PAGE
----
During festivals or Tet Holidays, betel and areca nut is used for inviting
visitors and making acquaintances. Sharing a quid of betel with an old
friend is like expressing gratitude for the relationship. A quid of betel
and areca nut makes people feel warm on cold winters days, and during
funerals it relieves sadness. Betel and areca nuts are also used in
offerings. When Vietnamese people worship their ancestors, betel and areca
nut must be present at the altar.Nowadays, the custom of chewing betel
remains popular in some Vietnamese villages and among the old.
Tea - An Indispensable Drink for the Vietnamese
As you walk along the streets, somewhere near a lamp post, under
the shade of a tree, or next to a door, there is a low table with glass
pots containing different kinds of candies, roasted ground nuts, and sugar
coated cakes. Usually next to these treats, there is a humble tea cozy
with a tray of cups. Around the table are several small wooden stools.
This is traditionally a complete description of a make-shift tea shop,
which is a very popular part of Vietnamese street life.
The first sentence a customer will utter to the shop owner will invariably
be, "One cup of tea, please". The owner skillfully lifts the cap of the
tea cozy, takes out the tea pot, and then pours the hot tea into a small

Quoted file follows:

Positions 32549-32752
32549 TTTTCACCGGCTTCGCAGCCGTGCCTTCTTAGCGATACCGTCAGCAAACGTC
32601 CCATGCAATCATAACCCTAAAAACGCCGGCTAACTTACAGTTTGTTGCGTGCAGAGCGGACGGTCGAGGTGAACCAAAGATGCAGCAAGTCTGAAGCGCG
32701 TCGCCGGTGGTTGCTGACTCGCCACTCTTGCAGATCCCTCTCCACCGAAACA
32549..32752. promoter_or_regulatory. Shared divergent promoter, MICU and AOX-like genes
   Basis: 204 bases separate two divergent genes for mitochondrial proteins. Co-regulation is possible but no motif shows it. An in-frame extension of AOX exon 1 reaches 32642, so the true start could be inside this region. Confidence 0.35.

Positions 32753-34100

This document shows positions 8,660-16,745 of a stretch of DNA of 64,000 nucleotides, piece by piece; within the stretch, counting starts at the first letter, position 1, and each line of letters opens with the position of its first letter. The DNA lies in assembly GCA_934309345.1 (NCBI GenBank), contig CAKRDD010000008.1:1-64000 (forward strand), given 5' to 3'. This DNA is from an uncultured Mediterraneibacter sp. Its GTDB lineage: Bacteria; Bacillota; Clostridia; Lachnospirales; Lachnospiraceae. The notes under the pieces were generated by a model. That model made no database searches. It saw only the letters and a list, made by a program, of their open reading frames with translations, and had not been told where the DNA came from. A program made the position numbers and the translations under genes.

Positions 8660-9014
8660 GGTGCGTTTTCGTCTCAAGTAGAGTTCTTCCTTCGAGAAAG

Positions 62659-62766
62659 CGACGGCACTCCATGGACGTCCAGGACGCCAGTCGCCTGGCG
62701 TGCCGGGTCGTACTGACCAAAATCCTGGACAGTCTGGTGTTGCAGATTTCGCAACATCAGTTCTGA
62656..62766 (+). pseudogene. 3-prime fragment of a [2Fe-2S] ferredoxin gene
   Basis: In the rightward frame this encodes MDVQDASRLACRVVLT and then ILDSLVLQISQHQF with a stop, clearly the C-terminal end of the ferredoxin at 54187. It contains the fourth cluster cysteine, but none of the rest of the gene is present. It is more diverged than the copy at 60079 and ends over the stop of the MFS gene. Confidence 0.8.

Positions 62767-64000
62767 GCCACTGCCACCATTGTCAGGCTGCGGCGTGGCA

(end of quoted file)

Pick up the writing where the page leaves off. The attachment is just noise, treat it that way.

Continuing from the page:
cup. The owner then hands the cup of steaming tea to the customer. This
drink is considered indispensable to every inhabitant of the city. Tea is
drunk every day from the early morning until late at night. People drink
tea at their homes, at their work places, and even in tea shops on their
way to and from work.
Whenever the Vietnamese feel thirsty, they are likely to look for this
drink. It is drunk in both the summer and the winter months. In the winter,
a sip of hot tea makes you feel warm inside and better able to cope with
the cold temperatures outside. Unlike northerners, whose preference is for
a cup of hot steamy tea, people in the south like to drink their tea cold,
tending to add ice cubes.
If you pay a little more attention to the surroundings of the average tea
table in northern Vietnam, you will probably notice a very old-looking
bamboo pipe leaning against the edge of a table or kept inside a wooden
box. The pipe is called dieu cay (tobacco water pipe), and it is said to
be one of the typical traits of the lifestyle in northern Vietnam. To make
a dieu cay, a piece of bamboo pipe up to 0.5 meters in length with an
opening at one end is required. A smaller wooden pipe is fixed at the
other end and it is here that the tobacco is placed.
A smoker begins by rolling a small amount of tobacco into his hand before